Edited by Iniibig ko si Luz forever

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You work at Cat, this gives me a good point of reference between your statement and the quote from the article Steven_and_Jinky posted thus I have a question for you.

Could a High School dropout obtain a position at Cat earning enough to support a family of 6 with only one parent working, and still be able to afford to own a home on 1/2 acre lot and 2 cars, in Illinois?

I have two answers to that question. First of all, yes there are a lot of people here that have no education that are making $20+/hour doing things like welding and assembly. But your question also begs another question. Why SHOULD a high school drop-out EXPECT to make enough to support a family of 6, own a home and have 2 cars? What ever happened to personal responsibility? This is America. You get out of it what you put into it. Someone that has so little self-inititive shouldn't have all the perks that someone else gets that works at life. You see, that illustrates my point. In order for this country to work we have to improve ourselves as a people. This is the 21'st century. We are living in a hi-tech world. Someone that does not give a damn about his own future is not my responsibility or the responsibility of business to carry him. If you want to drop out of school, fine. Just don't expect to make as much as someone that finishes school. That's their choice, not my problem.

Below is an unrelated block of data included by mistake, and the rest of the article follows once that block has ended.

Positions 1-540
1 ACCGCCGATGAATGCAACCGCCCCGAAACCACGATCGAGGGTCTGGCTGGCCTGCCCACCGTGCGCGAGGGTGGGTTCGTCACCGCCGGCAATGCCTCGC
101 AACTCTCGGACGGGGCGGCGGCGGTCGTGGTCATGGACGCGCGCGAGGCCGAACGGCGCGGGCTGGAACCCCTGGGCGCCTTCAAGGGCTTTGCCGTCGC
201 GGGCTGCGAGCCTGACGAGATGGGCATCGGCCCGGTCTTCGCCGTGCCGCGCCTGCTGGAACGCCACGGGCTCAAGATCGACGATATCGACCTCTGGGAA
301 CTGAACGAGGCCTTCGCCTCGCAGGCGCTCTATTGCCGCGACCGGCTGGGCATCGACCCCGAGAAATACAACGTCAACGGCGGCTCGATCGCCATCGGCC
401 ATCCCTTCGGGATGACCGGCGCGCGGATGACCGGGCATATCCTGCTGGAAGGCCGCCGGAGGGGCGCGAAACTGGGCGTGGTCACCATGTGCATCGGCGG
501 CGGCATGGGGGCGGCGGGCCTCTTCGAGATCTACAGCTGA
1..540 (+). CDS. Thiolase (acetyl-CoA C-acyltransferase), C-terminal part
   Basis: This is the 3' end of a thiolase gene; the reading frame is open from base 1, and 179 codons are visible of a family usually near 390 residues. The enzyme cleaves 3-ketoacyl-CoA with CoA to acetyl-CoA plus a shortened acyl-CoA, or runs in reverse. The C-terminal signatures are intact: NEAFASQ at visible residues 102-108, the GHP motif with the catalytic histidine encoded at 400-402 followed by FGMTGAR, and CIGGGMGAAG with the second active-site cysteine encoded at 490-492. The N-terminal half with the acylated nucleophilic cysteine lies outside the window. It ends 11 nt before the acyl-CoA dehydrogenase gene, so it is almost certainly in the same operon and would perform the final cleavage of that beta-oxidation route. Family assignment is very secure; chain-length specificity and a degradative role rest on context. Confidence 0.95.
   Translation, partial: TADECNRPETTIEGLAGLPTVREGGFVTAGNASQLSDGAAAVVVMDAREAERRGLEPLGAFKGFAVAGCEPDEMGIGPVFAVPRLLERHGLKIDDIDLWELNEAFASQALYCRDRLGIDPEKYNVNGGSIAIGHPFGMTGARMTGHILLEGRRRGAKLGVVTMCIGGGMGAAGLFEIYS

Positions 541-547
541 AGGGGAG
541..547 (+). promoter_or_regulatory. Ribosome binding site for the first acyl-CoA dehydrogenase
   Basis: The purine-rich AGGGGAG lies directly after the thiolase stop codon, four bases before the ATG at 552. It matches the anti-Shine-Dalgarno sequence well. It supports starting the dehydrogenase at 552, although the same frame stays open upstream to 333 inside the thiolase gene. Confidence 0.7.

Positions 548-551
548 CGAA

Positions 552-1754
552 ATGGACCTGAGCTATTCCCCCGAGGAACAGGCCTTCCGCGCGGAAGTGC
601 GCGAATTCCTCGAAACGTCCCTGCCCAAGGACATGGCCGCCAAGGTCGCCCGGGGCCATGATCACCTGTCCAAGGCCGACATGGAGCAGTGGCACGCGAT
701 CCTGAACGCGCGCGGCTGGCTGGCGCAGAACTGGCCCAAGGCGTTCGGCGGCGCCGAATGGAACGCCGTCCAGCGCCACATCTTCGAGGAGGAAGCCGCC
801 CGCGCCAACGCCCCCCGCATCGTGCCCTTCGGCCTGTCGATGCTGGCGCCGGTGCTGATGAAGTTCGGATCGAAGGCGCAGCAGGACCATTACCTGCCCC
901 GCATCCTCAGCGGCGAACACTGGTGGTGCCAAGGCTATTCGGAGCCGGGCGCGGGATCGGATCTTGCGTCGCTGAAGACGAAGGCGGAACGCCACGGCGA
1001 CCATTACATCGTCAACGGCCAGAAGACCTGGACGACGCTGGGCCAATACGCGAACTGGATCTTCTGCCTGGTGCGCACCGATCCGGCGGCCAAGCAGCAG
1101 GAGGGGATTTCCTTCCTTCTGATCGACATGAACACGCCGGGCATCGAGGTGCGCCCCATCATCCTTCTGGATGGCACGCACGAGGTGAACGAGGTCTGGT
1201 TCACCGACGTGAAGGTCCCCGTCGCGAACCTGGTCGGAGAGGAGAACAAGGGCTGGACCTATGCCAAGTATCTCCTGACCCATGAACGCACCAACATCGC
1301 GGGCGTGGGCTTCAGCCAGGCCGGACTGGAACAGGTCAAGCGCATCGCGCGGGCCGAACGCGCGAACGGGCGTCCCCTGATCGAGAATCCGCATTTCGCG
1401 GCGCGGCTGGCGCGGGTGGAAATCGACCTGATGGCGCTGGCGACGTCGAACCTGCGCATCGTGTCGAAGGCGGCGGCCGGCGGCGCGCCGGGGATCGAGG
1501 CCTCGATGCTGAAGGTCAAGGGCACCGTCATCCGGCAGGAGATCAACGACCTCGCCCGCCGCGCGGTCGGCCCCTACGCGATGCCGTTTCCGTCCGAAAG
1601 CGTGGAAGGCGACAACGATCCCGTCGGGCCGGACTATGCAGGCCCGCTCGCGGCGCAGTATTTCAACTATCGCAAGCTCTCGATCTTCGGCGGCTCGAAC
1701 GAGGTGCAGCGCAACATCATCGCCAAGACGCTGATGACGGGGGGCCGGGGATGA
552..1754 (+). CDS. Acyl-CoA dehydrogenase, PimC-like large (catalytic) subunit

I agree with that. Too bad the UK can't grow a pair like the US has and kick people off welfare. It's practically a lifestyle here. I think it encourages mediocrity and laziness among less motivated people, since they know it will always be there for them. I get tired of supporting the whiners and lazybones of the world, personally. Genuinely down on your luck, that's fine; that's who welfare is designed for. On disability for four years even though you spend all day in town hanging out, no dice. On welfare because you can't get your dream job but you COULD get a job that pays the bills...get up off your ###.


24 June 2007: Leaving day/flying to Dallas-Fort Worth